It's called Common Core - new educational standards that more than 40 states, including Mississippi, have adopted. What's also common is the controversy the new standard has generated.
Monday at Bel Aire Elementary School in Gulfport, parents went to class themselves to learn about the program, and what it means for their children.
So just what is Common Core?
"It's a standard of student work, what we expect students to be able to do in each grade level that will be consistent across the different districts, across the schools, and across states," explained Tracy Williams, an education consultant.
That sounds noble enough. So why has the program generated so much resistance? Heather Blenden, the principal at Bel Aire, has a theory.
"Anytime there's change, which there is always change in education, people get a little leery," Blenden said. "That's why we're having this meeting this morning because we want to give the parents an opportunity to hear what it's really about."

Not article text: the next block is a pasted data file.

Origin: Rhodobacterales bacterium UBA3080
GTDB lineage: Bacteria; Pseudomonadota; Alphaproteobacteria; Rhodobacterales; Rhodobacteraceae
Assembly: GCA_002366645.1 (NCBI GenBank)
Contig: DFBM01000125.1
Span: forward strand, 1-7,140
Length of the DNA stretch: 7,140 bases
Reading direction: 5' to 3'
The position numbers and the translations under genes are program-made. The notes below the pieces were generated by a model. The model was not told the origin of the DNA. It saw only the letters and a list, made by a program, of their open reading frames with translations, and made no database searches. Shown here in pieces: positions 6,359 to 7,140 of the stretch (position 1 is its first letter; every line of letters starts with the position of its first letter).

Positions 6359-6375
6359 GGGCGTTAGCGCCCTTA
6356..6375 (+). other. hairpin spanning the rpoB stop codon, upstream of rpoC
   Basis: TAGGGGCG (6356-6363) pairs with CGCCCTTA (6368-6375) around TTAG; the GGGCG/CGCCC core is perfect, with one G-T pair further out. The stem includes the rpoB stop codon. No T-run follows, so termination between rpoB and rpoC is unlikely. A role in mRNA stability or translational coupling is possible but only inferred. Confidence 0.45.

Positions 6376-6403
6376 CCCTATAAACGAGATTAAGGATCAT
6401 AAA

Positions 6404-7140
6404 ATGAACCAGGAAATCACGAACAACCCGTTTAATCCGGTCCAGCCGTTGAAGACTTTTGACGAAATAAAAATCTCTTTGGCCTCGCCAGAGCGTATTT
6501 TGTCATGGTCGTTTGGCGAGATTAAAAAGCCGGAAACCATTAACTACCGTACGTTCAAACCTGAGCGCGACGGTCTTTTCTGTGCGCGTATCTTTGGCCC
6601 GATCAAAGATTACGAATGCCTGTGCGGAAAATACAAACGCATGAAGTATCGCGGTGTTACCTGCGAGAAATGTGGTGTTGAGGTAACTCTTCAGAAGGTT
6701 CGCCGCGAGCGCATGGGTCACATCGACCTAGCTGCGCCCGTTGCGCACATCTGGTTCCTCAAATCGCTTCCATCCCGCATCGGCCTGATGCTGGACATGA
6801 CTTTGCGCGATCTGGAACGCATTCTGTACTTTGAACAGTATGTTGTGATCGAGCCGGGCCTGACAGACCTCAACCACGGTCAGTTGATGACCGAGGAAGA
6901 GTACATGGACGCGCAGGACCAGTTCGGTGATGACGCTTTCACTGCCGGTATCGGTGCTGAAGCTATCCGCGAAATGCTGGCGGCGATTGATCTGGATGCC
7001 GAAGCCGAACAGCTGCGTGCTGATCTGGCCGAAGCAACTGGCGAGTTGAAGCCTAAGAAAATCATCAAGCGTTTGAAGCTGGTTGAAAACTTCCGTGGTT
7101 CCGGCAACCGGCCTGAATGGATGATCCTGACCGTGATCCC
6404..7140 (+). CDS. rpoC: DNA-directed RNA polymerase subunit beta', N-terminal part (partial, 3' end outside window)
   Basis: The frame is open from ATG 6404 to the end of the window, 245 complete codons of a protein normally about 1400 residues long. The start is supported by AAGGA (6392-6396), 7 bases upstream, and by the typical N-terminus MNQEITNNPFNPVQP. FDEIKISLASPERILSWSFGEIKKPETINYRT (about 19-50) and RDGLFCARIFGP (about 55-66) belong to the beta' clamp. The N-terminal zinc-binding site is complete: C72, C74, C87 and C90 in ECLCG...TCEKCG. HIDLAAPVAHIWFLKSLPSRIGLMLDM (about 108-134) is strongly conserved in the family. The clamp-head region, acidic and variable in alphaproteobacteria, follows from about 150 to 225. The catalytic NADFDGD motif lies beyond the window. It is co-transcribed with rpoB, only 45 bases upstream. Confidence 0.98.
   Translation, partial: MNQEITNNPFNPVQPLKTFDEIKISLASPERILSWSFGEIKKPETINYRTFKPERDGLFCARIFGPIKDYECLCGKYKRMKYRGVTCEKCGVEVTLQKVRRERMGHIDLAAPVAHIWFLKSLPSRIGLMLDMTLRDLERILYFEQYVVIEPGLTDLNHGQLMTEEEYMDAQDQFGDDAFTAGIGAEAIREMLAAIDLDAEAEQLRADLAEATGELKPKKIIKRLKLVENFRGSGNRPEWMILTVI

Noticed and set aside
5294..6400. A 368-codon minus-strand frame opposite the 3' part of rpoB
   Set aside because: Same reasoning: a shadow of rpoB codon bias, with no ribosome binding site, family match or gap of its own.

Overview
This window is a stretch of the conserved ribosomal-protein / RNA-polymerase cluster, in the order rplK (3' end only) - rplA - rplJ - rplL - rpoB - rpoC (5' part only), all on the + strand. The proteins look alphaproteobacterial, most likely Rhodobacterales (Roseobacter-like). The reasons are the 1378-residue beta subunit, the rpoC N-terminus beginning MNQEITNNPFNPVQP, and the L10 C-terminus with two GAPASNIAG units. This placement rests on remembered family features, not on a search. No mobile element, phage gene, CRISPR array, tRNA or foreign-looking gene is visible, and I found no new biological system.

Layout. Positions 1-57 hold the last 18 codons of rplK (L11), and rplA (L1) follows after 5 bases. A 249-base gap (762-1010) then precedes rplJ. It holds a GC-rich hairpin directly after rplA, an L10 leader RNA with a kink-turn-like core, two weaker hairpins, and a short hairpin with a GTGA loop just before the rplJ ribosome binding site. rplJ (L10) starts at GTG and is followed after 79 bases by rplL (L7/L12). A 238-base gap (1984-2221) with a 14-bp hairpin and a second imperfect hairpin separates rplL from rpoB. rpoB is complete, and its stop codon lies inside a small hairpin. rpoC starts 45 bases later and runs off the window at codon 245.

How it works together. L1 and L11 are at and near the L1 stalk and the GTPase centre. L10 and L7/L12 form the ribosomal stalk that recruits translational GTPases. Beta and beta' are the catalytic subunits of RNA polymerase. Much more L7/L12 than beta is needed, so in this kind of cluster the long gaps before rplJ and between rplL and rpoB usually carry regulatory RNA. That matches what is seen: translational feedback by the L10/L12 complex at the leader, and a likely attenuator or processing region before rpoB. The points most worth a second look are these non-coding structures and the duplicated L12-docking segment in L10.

During the meeting, those parents were engaged, asking questions and offering opinions. All the parents I spoke with said the same thing: While they came to the meeting with real concerns about Common Core, they left feeling a lot differently.
"Anything that's going to make our children productive citizens and help them with their education, I'm 100 percent behind it," parent Theresa Sease said.
"I think it's going to take the kids up to a higher level than it was when we were going to school and I pretty much like it," parent Bruce Lee said.
"I think it's a great thing for our children to achieve more than they have before," parent Jenna Laird said.
Those parents may have changed their minds, but Common Core still has a long way to go in being fully accepted. Even with most educators standing behind Common Core, several state lawmakers, including some from the coast, are not convinced. They plan on introducing legislation in January allowing the state to scale back, or even abolish Common Core standards in Mississippi schools.
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